I know the four young men, and none were exceptionally talented. And that is why I thought it was a bad idea to talk them out of a formal education. A martial arts education, in my opinion, is just as valid, however. These young men were decent as martial artists. They just weren’t die-hard expert material. They had to think about what they wanted to do. The path to instructorship in the martial arts is not a decision or a career goal; it is a calling. If you have to be convinced, it simply isn’t for you.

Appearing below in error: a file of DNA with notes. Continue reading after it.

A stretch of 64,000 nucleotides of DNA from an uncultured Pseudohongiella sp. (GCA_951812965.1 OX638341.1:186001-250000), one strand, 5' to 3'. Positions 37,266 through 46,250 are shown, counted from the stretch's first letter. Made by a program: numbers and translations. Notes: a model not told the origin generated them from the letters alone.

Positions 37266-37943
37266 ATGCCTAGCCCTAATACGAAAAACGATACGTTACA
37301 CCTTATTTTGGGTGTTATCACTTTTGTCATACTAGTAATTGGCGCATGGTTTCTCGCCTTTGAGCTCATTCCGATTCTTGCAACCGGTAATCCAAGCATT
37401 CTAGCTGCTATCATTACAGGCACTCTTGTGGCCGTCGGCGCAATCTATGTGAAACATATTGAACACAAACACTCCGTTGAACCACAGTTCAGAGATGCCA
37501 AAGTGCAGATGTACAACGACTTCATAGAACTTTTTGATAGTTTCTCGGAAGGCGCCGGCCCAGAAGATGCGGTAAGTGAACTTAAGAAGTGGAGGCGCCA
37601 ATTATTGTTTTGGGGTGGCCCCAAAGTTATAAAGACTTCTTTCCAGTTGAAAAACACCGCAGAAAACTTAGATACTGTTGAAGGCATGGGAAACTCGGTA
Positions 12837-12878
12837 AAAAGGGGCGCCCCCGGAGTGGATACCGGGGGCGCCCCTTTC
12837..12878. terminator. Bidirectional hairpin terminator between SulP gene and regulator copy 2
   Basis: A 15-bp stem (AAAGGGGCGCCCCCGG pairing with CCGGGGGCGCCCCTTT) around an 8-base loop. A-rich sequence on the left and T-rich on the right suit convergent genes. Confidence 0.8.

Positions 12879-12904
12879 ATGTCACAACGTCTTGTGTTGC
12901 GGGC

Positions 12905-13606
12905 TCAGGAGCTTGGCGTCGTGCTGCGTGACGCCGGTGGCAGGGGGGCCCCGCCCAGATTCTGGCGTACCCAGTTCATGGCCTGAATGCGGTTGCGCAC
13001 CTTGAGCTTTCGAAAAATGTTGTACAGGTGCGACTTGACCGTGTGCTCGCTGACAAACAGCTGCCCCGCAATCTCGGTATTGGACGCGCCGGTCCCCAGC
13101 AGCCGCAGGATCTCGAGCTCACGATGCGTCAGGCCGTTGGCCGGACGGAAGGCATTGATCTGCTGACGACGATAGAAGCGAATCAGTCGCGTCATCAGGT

My point of all of this is this:  My Chinese friend, while an expert in the art of fighting–is not an expert in life. He is not wise. Without getting into his personal business, Kung Fu is the only thing he had going for him. He is not an authority on finding a spouse, he is not a spiritual leader, he is not a guidance counselor. He is not a family therapist. He is not qualified to turn misbehaving children into obedient soldiers. He cannot teach anyone the value of life. If you’re depressed, he is no qualified to hear your problems than the pretty librarian at the  local library. He can teach you a form, he can show you how to generate power out of a kick, he can teach you to prevent getting your butt kicked by three guys. But he does not have the wisdom to guide young men into anything but the martial arts. And apparently, he is not even qualified to recognize teacher material either.